This course is aimed at physics and other science students who would like to understand the astrophysics background to the multi-disciplinary question of Life in the Universe.
|W||6 KP||2V + 1S||S. Lilly|
|Kurzbeschreibung||Nature of Life and thermodynamics; the evolution of stars and the origin of the chemical elements; planet formation and interstellar chemistry; searches for extra-solar planets; impacts and mass extinctions on Earth; extra-terrestrial Life in the Solar System; searches for extraterrestrial Life and extraterrestrial intelligence (SETI); Cosmology and the conditions for Life; Anthropic Principles.|
|Inhalt||This course is aimed at physics and other science students who would like to understand the astrophysics background to the multi-disciplinary question of Life in the Universe. Topics to be covered will include: the nature of Life and the thermodynamics of living systems and the general conditions for Life; the formation and evolution of stars and the origin of the chemical elements; planet formation and interstellar grain chemistry; extra-solar planets; Life on Earth and the role of catastrophic impacts; the possibility of extra-terrestrial Life in the Solar System; searches for extraterrestrial Life and extraterrestrial intelligence SETI; Cosmology and the conditions for Life in the Universe, Anthropic Principles. The course will be in English.|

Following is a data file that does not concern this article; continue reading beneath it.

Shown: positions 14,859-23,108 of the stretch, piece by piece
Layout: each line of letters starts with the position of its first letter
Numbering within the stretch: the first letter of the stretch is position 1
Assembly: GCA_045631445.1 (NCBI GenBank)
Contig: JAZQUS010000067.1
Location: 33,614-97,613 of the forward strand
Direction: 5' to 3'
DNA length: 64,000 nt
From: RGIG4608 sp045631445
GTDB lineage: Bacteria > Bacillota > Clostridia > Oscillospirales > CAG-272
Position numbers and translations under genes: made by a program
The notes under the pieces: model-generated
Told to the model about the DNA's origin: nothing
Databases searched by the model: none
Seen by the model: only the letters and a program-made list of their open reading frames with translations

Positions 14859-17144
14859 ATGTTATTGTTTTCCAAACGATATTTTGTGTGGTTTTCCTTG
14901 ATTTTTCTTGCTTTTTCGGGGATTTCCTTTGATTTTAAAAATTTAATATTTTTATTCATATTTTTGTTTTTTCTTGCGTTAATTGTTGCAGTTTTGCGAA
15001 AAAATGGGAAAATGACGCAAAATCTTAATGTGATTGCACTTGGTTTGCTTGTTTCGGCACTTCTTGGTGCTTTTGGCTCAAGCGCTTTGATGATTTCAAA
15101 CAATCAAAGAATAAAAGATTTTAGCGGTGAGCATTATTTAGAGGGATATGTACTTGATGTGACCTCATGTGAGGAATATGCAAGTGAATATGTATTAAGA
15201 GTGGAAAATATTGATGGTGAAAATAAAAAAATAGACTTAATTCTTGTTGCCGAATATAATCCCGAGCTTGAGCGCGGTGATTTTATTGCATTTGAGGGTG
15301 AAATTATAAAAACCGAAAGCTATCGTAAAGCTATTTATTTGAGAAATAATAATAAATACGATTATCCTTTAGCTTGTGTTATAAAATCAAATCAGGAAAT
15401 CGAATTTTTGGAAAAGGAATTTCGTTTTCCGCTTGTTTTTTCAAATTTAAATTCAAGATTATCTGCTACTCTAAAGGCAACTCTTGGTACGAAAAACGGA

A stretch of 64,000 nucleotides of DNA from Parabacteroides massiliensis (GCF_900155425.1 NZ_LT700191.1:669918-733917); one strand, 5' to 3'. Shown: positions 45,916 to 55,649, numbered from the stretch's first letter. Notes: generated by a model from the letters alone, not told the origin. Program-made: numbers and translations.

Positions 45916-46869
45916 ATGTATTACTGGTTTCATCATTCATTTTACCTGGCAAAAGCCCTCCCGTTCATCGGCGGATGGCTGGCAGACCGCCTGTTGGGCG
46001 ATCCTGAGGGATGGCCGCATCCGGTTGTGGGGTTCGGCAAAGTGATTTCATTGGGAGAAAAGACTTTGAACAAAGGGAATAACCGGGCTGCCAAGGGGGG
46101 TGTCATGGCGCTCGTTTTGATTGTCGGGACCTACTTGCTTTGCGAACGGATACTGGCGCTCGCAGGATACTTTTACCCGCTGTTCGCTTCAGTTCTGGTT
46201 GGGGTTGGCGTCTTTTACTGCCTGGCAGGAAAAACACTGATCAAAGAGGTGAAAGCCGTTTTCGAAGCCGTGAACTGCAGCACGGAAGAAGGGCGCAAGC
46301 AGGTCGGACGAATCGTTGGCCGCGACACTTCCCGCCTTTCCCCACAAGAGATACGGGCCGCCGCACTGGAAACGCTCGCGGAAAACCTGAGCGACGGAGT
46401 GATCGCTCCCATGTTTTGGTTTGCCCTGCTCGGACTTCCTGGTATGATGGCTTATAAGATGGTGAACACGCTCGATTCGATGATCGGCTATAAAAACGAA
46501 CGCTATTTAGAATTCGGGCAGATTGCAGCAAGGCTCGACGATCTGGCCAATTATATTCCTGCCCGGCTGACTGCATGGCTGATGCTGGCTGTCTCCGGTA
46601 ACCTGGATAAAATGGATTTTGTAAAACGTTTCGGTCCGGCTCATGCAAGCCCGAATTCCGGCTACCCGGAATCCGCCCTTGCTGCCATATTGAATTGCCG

|402-0376-16L||Advanced Statistical Methods in Cosmology and Astrophysics|
Findet dieses Semester nicht statt.
|W||6 KP||2V + 1U|
|Kurzbeschreibung||Statistical methods are increasingly important in modern science. In this course we will build an understanding of statistical methods beyond Bayesian inference. These include information content of experiments through relative entropy and ABC methods for difficult problem when the likelihood cannot be calculated. We will also cover topics which are now commonly used in cosmology.|